All four Aviary tools can be accessed using the API. “This means that whether people are creating images, vectors, color palettes, or visual effects, all of the functionalities of the tool are possible to access with no log-in required,” says Derdik. So when a person navigates to a website that has integrated the tools, she doesn’t need to have an account with Aviary.
Thomas McKelvey, who runs an online store called Milksites, says that he plans to integrate Aviary tools with his site soon. “We host online stores built for nontechnical users,” he says. “Our clients need to resize, crop, and otherwise do simple touch-ups to product photos all the time. No other Web-based or desktop-based photo editor can seamlessly integrate with our software while also being easy to use.”
Creating an open API is a strategy pursued successfully by many Web companies, including Flickr, the photo-sharing site, and Twitter, the microblogging service. Both of these sites opened their APIs to outside developers, and there are now hundreds of third-party tools that plug into their platforms. “Aviary is doing a really smart thing in opening its API,” says Shawn Rider, manager of technologysolutions at PBS and an Aviary user. “They’re clearly in tune with the trends.”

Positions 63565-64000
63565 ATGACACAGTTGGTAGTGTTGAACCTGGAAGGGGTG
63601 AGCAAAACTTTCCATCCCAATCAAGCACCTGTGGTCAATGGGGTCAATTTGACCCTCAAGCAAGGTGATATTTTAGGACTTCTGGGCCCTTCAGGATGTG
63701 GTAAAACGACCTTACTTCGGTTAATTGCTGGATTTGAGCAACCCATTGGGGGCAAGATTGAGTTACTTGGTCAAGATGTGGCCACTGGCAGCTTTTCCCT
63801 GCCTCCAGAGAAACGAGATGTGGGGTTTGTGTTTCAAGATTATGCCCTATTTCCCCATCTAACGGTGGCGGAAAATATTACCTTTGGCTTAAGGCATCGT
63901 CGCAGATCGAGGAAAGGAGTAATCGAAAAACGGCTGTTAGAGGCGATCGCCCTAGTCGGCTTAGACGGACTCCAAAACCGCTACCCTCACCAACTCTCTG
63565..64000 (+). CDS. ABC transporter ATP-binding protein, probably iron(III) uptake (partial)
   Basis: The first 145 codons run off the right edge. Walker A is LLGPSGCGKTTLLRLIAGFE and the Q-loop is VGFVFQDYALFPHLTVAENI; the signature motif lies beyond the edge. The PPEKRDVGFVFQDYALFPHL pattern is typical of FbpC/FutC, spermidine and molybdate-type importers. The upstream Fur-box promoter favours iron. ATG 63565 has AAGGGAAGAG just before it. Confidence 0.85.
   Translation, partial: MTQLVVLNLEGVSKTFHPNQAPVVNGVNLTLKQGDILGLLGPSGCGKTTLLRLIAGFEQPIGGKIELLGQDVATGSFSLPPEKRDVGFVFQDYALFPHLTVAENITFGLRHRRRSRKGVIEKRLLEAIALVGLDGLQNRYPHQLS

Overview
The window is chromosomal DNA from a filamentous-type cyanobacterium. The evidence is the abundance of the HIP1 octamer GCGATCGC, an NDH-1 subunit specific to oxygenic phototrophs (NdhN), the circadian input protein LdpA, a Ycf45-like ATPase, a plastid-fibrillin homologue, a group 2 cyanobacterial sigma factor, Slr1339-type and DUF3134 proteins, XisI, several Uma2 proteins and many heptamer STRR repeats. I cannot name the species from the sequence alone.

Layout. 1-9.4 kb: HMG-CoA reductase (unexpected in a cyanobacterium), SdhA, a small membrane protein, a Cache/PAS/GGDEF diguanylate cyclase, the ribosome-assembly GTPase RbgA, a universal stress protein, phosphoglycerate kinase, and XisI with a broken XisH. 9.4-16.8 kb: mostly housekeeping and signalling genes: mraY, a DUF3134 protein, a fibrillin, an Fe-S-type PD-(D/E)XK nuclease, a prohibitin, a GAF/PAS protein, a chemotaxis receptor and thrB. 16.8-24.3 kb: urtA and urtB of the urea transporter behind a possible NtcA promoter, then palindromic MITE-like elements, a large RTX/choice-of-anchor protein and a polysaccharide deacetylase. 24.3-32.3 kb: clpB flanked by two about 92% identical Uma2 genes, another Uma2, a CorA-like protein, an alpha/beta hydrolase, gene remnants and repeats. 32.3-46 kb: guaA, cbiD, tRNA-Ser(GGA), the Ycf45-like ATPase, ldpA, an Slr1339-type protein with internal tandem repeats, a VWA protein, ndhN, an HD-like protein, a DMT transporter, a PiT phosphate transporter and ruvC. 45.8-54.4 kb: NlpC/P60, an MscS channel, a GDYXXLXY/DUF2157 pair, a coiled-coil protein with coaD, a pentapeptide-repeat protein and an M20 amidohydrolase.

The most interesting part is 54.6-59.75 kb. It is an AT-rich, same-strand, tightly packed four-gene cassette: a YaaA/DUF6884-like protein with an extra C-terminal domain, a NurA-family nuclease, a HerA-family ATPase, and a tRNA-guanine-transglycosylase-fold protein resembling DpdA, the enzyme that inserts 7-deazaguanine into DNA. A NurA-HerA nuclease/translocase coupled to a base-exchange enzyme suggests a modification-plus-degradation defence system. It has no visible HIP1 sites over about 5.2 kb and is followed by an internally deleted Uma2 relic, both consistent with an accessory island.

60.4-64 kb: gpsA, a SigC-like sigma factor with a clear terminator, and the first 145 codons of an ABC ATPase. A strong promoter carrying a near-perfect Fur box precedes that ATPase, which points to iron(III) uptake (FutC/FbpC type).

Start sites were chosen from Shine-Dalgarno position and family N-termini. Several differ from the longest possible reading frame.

“I couldn’t really see Photoshop showing up inside a small-time T-shirt design shop on the Web,” says Rider. “But at the same time, that’s the sort of thing Aviary’s API is designed for.” He suspects that Aviary will push Adobe, which already has a minimal editor on the Web, to expand its Web-based offerings. “All these companies that had previously made bulky applications that lived on the desktop will have to think of ways to take advantage of the network,” he says.
Aviary’s Derdik says that the company will release a more advanced API that includes a way to authenticate users and let them access files stored on a company’s own servers. “This is useful if someone wants to build an application that can track sources used, color information in a creation, and derivatives made,” he says.
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